[0054]FIG. 7 is a flow chart diagram further detailing the operations associated with fabricating semiconductor devices in accordance with implementations of the present invention. Initially, the wafer surface is oxidized (711) and using chemical vapor deposition (CVD) an insulation film is formed on the wafer surface (712). Electrodes are formed on the wafer by vapor deposition (electrode formation) (713) and ions are implanted in the wafer (ion implantation) (714). Process elements 711-714 constitute the “preprocessing” for wafers during wafer processing; during these different operations selections are made according to the particular processing requirements.

[0055] The following post-processing operations in the flow chart in FIG. 7 are implemented when the above-mentioned preprocessing operations have been completed. During post-processing, photoresist is applied to a wafer (photoresist formation), (715) and the above-mentioned exposure device transfers the circuit pattern of a mask (reticle) to a wafer (exposure operation) (716). Next, the exposed wafer is developed (development operation) (717) and exposed material surface other than residual photoresist is removed by etching (etching operation) (718). Lastly, unnecessary photoresist remaining after etching is removed (photoresist removal operation) (719).

[0056] Multiple circuit patterns are formed by repetition of these preprocessing and post-processing operations. It is to be understood that a photolithographic instrument may differ from the one shown herein without departing from the scope of the present invention. For example, implementations of the present invention are described as combining pairs of smaller trajectories however, more than two trajectories may also be combined together to create a trajectory. Also, fourth-order position trajectories are described above when generating a trajectory from individual trajectories however, alternate implementations of the present invention can be applied to higher or lower order position trajectories as well. It is also to be understood that the application of the present invention is not to be limited to a wafer processing apparatus. While embodiments of the present invention have been shown and described, changes and modifications to these illustrative embodiments can be made without departing from the present invention in its broader aspects, described in the appended claims. Accordingly, the invention is not limited to the above-described implementations, but instead is defined by the appended claims in light of their full scope of equivalents.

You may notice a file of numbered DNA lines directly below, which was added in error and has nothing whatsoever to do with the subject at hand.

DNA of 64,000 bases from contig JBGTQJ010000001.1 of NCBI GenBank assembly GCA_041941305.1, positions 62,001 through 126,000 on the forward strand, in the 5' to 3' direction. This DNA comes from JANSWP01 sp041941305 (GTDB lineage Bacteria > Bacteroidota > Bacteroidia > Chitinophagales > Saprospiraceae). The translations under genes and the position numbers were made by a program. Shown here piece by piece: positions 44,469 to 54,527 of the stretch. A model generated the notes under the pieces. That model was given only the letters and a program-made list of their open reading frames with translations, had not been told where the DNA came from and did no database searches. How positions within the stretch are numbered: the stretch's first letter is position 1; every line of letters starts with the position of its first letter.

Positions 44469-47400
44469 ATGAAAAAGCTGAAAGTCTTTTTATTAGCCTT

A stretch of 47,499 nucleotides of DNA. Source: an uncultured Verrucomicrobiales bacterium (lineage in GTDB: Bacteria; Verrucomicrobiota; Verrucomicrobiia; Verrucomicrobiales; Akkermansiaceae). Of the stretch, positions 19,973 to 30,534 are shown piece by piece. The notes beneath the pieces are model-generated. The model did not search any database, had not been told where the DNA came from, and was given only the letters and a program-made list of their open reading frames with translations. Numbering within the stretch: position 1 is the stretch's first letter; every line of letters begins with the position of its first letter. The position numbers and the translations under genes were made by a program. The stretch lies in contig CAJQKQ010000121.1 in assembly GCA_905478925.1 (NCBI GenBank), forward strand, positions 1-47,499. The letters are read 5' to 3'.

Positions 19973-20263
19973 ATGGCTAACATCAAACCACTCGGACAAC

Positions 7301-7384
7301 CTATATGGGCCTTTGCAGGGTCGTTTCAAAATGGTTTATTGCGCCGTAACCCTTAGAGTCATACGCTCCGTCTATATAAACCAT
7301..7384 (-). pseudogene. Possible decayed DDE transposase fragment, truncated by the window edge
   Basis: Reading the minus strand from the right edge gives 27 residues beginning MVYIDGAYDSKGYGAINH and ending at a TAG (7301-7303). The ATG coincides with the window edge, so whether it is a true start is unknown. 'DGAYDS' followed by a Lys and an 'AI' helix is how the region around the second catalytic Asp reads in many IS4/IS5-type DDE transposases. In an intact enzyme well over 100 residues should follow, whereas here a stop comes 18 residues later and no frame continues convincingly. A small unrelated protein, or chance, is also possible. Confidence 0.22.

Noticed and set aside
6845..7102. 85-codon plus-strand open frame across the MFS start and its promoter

Referenced by
Citing PatentFiling datePublication dateApplicantTitle
US7716008 *Mar 8, 2007May 11, 2010Nintendo Co., Ltd.Acceleration data processing program, and storage medium, and acceleration data processing apparatus for use with the same
US7997431 *Mar 8, 2007Aug 16, 2011Siemens AktiengesellschaftOperating method for an installation having a mechanically movable element
Classifications
U.S. Classification700/121, 700/63, 700/69
International ClassificationG06F19/00, G05B19/416
Cooperative ClassificationG05B2219/43065, G05B2219/43096, G05B2219/45028, G05B19/416
European ClassificationG05B19/416
Legal Events
DateCodeEventDescription
Jun 12, 2003ASAssignment
Owner name: NIKON CORPORATION, JAPAN
Free format text: ASSIGNMENT OF ASSIGNORS INTEREST;ASSIGNOR:SZOBOSZLAY, GABOR;REEL/FRAME:014163/0497
Effective date: 20030522